Frozen Embryos in an Arizona Divorce
Whether you’ve been dealing with infertility or you decided to plan ahead for the future, you could have undergone treatment that resulted in the cryopreservation (freezing) of embryos. These embryos could be used in the future to achieve a pregnancy but what would happen to them in the case of a divorce? A new Arizona regulation sheds some light on the issue but it also causes quite a lot of controversy.
SB 1393: Parental Right to Embryo
Arizona Bill SB 1393 became effective in Arizona on July 1, 2018. In the case of a divorce, the bill states, an Arizona court will have to provide the frozen embryos to the spouse who plans to use them for the purpose of having a baby.
The partner that isn’t given the embryos will have no parental responsibilities with respect to an eventual child resulting from such a pregnancy. According to supporters of the bill, it gives people hopes of parenthood even in the aftermath of a divorce. Opposition, however, believes that the bill will force people to become parents against their will (regardless of the no parental responsibility clause).
While cases of frozen embryos being a part of a “custody” dispute are currently rare, the number of couples undergoing fertility treatments is growing. Over one million babies have been born in the US using in vitro fertilization (IVF) and other assisted reproductive techniques. In 2015 alone, the number of live births resulting from assisted reproductive techniques was 68,000.
Implications of the New Arizona Regulation
The new Arizona law is the first of its kind in the US. It was inspired by one individual case – that of Ruby Torres and John Joseph Terrell.
In 2014, Torres was diagnosed with breast cancer and decided to undergo IVF treatment. Torres and her then fiancé Terrell got seven embryos that were frozen until she had gotten medical clearance for an embryo transfer to take place. By that time, however, the couple was already looking forward to getting a divorce.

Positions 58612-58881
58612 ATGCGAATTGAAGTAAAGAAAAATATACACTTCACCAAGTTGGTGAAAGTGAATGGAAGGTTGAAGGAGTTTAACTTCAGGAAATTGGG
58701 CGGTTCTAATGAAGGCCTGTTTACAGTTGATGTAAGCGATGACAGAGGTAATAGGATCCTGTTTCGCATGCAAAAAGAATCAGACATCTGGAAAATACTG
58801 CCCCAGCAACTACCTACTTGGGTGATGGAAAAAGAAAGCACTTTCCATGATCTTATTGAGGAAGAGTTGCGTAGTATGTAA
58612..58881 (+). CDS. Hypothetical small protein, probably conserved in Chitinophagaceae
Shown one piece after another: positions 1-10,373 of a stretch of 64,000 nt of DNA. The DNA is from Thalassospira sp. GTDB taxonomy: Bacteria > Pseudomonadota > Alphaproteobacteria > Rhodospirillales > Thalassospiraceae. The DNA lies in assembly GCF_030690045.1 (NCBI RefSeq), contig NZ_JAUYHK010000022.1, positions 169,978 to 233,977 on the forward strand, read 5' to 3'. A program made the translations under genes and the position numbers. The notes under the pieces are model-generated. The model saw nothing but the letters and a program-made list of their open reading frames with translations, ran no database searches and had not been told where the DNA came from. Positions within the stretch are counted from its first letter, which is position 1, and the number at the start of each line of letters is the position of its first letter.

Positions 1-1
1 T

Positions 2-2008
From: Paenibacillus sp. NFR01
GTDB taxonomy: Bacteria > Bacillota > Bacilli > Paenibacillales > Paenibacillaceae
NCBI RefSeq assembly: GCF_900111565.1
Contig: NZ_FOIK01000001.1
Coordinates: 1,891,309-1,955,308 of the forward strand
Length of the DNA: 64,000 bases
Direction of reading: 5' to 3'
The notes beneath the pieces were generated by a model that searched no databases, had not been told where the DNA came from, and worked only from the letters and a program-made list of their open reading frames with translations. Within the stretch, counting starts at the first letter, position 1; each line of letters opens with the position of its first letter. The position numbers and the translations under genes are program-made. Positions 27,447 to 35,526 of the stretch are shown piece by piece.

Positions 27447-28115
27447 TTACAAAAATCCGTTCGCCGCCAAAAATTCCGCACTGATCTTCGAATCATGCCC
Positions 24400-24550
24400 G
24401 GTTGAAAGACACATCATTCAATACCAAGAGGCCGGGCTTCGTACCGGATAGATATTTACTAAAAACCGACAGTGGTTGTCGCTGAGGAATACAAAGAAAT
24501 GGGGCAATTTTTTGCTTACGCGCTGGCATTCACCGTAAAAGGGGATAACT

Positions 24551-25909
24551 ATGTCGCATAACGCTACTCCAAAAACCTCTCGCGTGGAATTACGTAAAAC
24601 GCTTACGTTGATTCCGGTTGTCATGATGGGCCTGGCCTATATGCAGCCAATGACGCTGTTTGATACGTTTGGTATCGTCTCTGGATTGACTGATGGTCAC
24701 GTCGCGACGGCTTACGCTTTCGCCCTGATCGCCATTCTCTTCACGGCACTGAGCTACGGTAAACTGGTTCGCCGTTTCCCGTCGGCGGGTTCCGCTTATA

At the time, a judge ruled out that Torres did not have a right to using the embryos.
Based on the new law, Torres would have the right to get an embryo transferred, potentially resulting in a pregnancy. The new law gives frozen embryos additional legal rights, getting them treated as fully-fledged human beings.
The Torres-Terrell case contributed to Republican Arizona legislators coming up with the new bill. The bill supposedly provides a compromise solution – it allows one person to make use of frozen embryos, even after a spouse no longer wants to engage in the process. The spouse is freed from parental responsibility but the question of somebody else using their DNA to have children remains.
Torres has appealed the court ruling and now that the new Arizona rule is in effect, she will probably be granted the right to use the embryos without needing to get the consent of her former husband.
Keep in mind, however, that the new law cannot be applied retroactively.
Until present and in most parts of the country, judges tended to side with the partner who did not want to have the embryos used to achieve a viable pregnancy. In a number of notable cases throughout the US, frozen embryos had been destroyed on the basis of court orders, instead of enabling a partner to achieve a pregnancy with them in the aftermath of a divorce.
The legal approach has been to treat embryos as property subject to division in divorce proceedings. The new Arizona law takes a different stance – an embryo is perceived as a person even before implantation has occurred. Obviously, such an approach contributes to serious controversy, affecting reproductive autonomy and also leading to serious issues whenever a couple already has children before splitting up. If a frozen embryo is used afterward, the child will have the same DNA as the other two kids but legally, it will not be treated in the same way. Click here for more information on military divorce in Arizona.